I told him I had shaken my head and said no, twice. I could figure that he felt ignored by failing to notice me saying “No.” Still, there was no reason to get provoked and turn the feeling of being ignored into his violent action.
“You realize you have hurt me, don’t you?” I asked him before adding that I wasn’t hurt physically but his actions had left me with a bad experience.
“I am a guest to your country. This is my last night here. I am leaving with a bad experience. How would you feel if this had happened to you?” I calmly asked him.
Now I could see a change in his body language. He threw his cigarette and looked at me. It looked like he wanted to say something but he took his time. I stood there with patience and after a few seconds, he said, “I am going through a bad time with family and my work.” His voice was softer this time and I could feel a sense of regret as he spoke.
He had clearly realized his actions were unnecessary and uncalled for. He knew he shouldn’t have done what he had just done.
“I know what you do is tough. You are working late at night and I understand things might not be going right with you,” I told him. “I don’t have any anger for you or for what you did.”
He said he knew he shouldn’t have done what he did, and suggested once again that if I had clearly said no, he would have got the idea.
I reminded him again that he had failed to listen to me. I also told him it didn’t matter and his actions were not justified. But realizing things will go back to a bitter note, I told him I was leaving.
Before leaving, we hugged and shook hands. I could feel how strong his hand was as compared to mine. I walked back towards the stairs, trying to forget whatever had happened during those five minutes and feeling a bump on my head which clearly wasn’t there five minutes ago.
I know he regretted his action but as a ‘man’ he couldn’t clearly say “I am sorry.” Not to another man, at least. It wasn’t my intention anyway. It was to make him realize what he did was wrong and I had succeeded.
When I walk in the streets, dozens of people ask me if I want a taxi or an auto or if I wanted to buy something from them. I always politely say no, with an eye contact and a smile. Because I know they are doing their work and simply saying no or smiling isn’t doesn’t hurt.
It was my last night in Malaysia and this experience had left me with some bitterness. I knew I would get over this soon. It didn’t leave me with a bad impression of the country, its people or the guy in particular. But it reminded me once again how everyone is fighting their own fight every given moment. A small incident or some words can trigger negativity inside us and we might end up doing something we never intended to do.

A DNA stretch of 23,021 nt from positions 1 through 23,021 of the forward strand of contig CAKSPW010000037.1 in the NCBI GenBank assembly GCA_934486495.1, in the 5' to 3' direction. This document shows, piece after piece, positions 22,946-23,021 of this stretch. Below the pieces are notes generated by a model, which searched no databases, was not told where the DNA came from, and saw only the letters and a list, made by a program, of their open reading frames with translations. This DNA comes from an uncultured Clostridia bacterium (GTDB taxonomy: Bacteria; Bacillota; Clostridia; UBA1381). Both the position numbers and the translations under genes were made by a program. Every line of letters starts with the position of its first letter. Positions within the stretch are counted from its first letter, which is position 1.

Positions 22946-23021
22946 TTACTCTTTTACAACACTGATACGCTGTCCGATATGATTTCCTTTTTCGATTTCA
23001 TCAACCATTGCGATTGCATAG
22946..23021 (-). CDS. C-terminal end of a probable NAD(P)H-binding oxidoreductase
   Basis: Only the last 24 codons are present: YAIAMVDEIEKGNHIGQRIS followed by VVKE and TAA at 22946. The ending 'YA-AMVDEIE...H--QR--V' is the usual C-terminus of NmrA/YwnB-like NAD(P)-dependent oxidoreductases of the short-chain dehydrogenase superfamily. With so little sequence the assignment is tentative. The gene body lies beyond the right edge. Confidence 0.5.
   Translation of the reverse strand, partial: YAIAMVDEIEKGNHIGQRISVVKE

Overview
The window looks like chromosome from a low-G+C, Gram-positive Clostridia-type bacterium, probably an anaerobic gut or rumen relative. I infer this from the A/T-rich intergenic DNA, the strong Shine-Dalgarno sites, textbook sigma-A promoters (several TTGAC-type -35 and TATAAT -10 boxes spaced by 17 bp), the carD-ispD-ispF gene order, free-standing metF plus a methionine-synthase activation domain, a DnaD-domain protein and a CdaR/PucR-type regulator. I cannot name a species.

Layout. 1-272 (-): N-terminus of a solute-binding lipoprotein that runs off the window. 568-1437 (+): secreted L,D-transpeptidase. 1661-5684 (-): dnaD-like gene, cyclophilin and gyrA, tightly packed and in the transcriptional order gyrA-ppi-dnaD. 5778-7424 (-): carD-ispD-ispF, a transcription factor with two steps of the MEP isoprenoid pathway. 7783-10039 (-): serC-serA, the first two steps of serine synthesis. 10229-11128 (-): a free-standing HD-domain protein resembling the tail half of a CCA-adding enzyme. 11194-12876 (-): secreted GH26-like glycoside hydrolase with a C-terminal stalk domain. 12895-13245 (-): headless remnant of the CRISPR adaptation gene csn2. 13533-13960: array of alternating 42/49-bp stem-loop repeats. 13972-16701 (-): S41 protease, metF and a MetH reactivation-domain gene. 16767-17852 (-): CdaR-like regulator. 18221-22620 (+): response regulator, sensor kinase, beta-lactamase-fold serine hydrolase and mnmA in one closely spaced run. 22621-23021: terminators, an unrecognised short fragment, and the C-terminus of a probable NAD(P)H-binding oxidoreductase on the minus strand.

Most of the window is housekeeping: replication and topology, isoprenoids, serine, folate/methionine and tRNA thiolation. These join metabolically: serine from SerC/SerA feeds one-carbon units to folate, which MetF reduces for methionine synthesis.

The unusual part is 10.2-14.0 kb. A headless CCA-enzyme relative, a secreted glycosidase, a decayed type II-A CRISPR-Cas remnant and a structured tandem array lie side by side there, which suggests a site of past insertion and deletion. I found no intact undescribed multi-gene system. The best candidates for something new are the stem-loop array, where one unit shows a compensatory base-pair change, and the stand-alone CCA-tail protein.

This incident reminded me of an auto driver in India who once misbehaved with me and asked me to get down his auto. When I asked him to calm down and think about what he had just said to me, he instantly regretted his words and said he had some problems at his home. He still dropped me at the airport after this and we also had a cup of tea along the way — to end up on a good note.
Every action has its reaction. But by choosing not to react the same way as the guy did, I made sure not to turn this small incident into a big one. I didn’t tell anyone about this before writing this article. I didn’t feel it was worth sharing, in fact. But I decided to publish this article because experiences — both good and bad — are part of our journey. They should be shared and they deserve to be remembered.
Us humans are vulnerable — whether we admit it or not. Travelling alone, I know how good it feels to find someone who just listens — without judging you or being eager to give an advice. Someone simply listening to you can work wonders. When I listened to the guy acknowledging problems in his life, he also realized he shouldn’t have done what he did.
Us men, we think apologizing makes us look weak, often failing to realize that it’s actually a sign of strength to clearly acknowledge our mistakes.
I was now waiting for my bus to depart and reach Kuala Lumpur from where I was to take another bus to reach the airport. New experiences were waiting for me in Vietnam and I was waiting for them. I was leaving Malaysia with a punch from a stranger, a bump on my head, and lots of experiences to remember.